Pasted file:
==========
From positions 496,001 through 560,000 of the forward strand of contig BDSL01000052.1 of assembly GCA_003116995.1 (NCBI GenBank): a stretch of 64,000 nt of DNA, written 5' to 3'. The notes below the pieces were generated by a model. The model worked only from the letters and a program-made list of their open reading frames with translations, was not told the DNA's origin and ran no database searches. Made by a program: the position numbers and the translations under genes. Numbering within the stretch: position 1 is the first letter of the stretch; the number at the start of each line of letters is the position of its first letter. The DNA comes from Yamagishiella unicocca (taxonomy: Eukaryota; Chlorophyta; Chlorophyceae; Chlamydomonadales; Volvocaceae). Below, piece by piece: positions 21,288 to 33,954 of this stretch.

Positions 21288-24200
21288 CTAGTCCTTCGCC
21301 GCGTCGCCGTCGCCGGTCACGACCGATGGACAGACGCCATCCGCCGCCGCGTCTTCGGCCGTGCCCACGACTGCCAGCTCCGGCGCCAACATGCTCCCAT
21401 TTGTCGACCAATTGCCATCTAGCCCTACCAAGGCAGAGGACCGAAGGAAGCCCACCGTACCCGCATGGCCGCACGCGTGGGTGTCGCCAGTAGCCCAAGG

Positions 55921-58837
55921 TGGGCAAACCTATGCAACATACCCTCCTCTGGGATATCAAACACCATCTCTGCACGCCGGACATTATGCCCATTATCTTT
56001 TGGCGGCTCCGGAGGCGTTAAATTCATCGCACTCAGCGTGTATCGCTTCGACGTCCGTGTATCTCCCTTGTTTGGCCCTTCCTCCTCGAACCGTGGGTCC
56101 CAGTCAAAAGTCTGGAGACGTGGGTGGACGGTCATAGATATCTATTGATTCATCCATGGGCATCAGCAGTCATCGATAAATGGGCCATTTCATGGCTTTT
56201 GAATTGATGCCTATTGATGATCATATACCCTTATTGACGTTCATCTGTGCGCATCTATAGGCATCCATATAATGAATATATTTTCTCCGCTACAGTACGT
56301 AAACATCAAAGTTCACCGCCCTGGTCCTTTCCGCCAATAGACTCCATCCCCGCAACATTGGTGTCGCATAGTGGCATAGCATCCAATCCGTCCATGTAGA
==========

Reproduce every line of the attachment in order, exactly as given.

From positions 496,001 through 560,000 of the forward strand of contig BDSL01000052.1 of assembly GCA_003116995.1 (NCBI GenBank): a stretch of 64,000 nt of DNA, written 5' to 3'. The notes below the pieces were generated by a model. The model worked only from the letters and a program-made list of their open reading frames with translations, was not told the DNA's origin and ran no database searches. Made by a program: the position numbers and the translations under genes. Numbering within the stretch: position 1 is the first letter of the stretch; the number at the start of each line of letters is the position of its first letter. The DNA comes from Yamagishiella unicocca (taxonomy: Eukaryota; Chlorophyta; Chlorophyceae; Chlamydomonadales; Volvocaceae). Below, piece by piece: positions 21,288 to 33,954 of this stretch.

Positions 21288-24200
21288 CTAGTCCTTCGCC
21301 GCGTCGCCGTCGCCGGTCACGACCGATGGACAGACGCCATCCGCCGCCGCGTCTTCGGCCGTGCCCACGACTGCCAGCTCCGGCGCCAACATGCTCCCAT
21401 TTGTCGACCAATTGCCATCTAGCCCTACCAAGGCAGAGGACCGAAGGAAGCCCACCGTACCCGCATGGCCGCACGCGTGGGTGTCGCCAGTAGCCCAAGG

Positions 55921-58837
55921 TGGGCAAACCTATGCAACATACCCTCCTCTGGGATATCAAACACCATCTCTGCACGCCGGACATTATGCCCATTATCTTT
56001 TGGCGGCTCCGGAGGCGTTAAATTCATCGCACTCAGCGTGTATCGCTTCGACGTCCGTGTATCTCCCTTGTTTGGCCCTTCCTCCTCGAACCGTGGGTCC
56101 CAGTCAAAAGTCTGGAGACGTGGGTGGACGGTCATAGATATCTATTGATTCATCCATGGGCATCAGCAGTCATCGATAAATGGGCCATTTCATGGCTTTT
56201 GAATTGATGCCTATTGATGATCATATACCCTTATTGACGTTCATCTGTGCGCATCTATAGGCATCCATATAATGAATATATTTTCTCCGCTACAGTACGT
56301 AAACATCAAAGTTCACCGCCCTGGTCCTTTCCGCCAATAGACTCCATCCCCGCAACATTGGTGTCGCATAGTGGCATAGCATCCAATCCGTCCATGTAGA